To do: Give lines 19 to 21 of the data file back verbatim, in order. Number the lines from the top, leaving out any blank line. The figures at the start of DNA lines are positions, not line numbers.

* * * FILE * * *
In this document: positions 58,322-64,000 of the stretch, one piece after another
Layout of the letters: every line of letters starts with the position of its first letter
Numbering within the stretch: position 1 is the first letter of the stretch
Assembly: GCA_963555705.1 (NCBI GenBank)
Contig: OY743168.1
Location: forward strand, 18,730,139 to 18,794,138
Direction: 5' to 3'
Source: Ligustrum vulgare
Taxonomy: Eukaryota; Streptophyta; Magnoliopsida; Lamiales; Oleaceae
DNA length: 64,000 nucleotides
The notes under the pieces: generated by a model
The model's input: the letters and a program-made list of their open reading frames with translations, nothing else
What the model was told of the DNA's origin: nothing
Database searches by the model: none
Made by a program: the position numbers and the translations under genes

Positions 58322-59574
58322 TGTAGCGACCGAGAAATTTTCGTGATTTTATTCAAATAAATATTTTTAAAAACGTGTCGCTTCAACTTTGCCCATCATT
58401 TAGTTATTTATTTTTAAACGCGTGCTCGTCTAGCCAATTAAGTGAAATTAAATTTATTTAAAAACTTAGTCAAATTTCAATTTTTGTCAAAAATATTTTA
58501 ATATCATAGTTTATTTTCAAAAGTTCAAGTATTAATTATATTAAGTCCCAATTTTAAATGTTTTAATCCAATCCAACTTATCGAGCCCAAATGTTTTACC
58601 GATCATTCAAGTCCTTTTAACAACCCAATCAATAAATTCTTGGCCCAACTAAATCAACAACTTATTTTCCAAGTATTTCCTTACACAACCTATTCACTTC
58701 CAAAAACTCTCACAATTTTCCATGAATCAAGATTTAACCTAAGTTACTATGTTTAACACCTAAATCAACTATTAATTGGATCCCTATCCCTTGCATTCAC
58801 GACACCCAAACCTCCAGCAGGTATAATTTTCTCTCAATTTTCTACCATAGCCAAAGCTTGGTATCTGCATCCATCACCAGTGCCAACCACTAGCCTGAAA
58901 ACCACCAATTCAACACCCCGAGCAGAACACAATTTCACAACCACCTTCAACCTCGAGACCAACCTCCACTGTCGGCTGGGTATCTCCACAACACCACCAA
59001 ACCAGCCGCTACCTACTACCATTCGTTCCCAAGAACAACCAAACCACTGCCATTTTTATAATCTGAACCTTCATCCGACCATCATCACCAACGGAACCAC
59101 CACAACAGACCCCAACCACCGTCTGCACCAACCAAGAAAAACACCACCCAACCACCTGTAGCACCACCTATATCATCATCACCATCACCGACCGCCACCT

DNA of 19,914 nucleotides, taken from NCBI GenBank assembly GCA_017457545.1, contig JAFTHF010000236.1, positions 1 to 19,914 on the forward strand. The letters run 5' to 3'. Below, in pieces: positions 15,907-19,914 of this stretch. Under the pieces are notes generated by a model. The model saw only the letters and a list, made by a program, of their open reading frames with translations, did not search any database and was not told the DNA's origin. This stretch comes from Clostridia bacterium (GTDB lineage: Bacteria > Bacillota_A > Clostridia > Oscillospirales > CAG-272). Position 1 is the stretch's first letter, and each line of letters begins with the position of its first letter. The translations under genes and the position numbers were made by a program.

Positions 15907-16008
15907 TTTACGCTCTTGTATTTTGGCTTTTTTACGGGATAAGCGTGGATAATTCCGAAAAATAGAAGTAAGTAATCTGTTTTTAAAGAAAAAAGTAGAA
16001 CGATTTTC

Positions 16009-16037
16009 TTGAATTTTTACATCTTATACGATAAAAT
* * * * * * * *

58501 ATATCATAGTTTATTTTCAAAAGTTCAAGTATTAATTATATTAAGTCCCAATTTTAAATGTTTTAATCCAATCCAACTTATCGAGCCCAAATGTTTTACC
58601 GATCATTCAAGTCCTTTTAACAACCCAATCAATAAATTCTTGGCCCAACTAAATCAACAACTTATTTTCCAAGTATTTCCTTACACAACCTATTCACTTC
58701 CAAAAACTCTCACAATTTTCCATGAATCAAGATTTAACCTAAGTTACTATGTTTAACACCTAAATCAACTATTAATTGGATCCCTATCCCTTGCATTCAC